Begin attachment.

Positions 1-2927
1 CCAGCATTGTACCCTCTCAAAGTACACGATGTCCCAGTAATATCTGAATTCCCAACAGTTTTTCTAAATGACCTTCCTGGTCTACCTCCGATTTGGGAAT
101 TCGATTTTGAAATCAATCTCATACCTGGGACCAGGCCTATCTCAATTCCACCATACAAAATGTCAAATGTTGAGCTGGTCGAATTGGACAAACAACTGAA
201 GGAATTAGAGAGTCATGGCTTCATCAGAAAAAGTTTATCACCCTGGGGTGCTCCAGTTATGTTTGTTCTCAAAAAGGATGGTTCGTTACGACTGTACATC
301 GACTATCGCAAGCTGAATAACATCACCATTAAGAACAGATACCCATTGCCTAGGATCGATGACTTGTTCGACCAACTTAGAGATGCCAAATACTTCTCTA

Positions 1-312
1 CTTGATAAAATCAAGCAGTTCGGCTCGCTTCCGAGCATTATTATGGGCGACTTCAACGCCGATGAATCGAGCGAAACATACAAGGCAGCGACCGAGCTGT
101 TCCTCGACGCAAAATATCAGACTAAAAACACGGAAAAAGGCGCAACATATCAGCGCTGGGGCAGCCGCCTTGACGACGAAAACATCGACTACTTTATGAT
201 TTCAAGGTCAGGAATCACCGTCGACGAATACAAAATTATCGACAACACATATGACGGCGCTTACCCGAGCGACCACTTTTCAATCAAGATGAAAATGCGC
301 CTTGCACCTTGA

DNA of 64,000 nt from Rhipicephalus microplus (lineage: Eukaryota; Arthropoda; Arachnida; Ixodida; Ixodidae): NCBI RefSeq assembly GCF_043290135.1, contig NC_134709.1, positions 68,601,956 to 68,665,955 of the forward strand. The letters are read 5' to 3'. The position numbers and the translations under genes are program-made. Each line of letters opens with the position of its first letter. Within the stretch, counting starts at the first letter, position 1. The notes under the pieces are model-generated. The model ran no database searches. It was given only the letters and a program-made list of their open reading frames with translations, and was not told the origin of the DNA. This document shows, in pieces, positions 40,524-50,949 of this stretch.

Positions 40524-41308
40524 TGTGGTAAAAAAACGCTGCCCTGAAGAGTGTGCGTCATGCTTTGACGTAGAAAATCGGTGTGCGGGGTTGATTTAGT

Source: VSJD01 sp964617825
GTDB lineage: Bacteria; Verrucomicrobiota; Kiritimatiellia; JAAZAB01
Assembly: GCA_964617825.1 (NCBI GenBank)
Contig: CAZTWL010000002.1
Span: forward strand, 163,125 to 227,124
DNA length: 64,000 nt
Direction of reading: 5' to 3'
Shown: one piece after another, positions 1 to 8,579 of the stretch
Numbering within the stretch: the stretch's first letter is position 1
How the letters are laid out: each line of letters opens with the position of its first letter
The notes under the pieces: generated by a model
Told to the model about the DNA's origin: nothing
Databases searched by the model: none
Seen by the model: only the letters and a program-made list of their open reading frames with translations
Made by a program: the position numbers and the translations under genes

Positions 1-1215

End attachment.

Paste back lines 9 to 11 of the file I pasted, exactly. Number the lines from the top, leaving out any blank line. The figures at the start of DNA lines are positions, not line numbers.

201 TTCAAGGTCAGGAATCACCGTCGACGAATACAAAATTATCGACAACACATATGACGGCGCTTACCCGAGCGACCACTTTTCAATCAAGATGAAAATGCGC
301 CTTGCACCTTGA

DNA of 64,000 nt from Rhipicephalus microplus (lineage: Eukaryota; Arthropoda; Arachnida; Ixodida; Ixodidae): NCBI RefSeq assembly GCF_043290135.1, contig NC_134709.1, positions 68,601,956 to 68,665,955 of the forward strand. The letters are read 5' to 3'. The position numbers and the translations under genes are program-made. Each line of letters opens with the position of its first letter. Within the stretch, counting starts at the first letter, position 1. The notes under the pieces are model-generated. The model ran no database searches. It was given only the letters and a program-made list of their open reading frames with translations, and was not told the origin of the DNA. This document shows, in pieces, positions 40,524-50,949 of this stretch.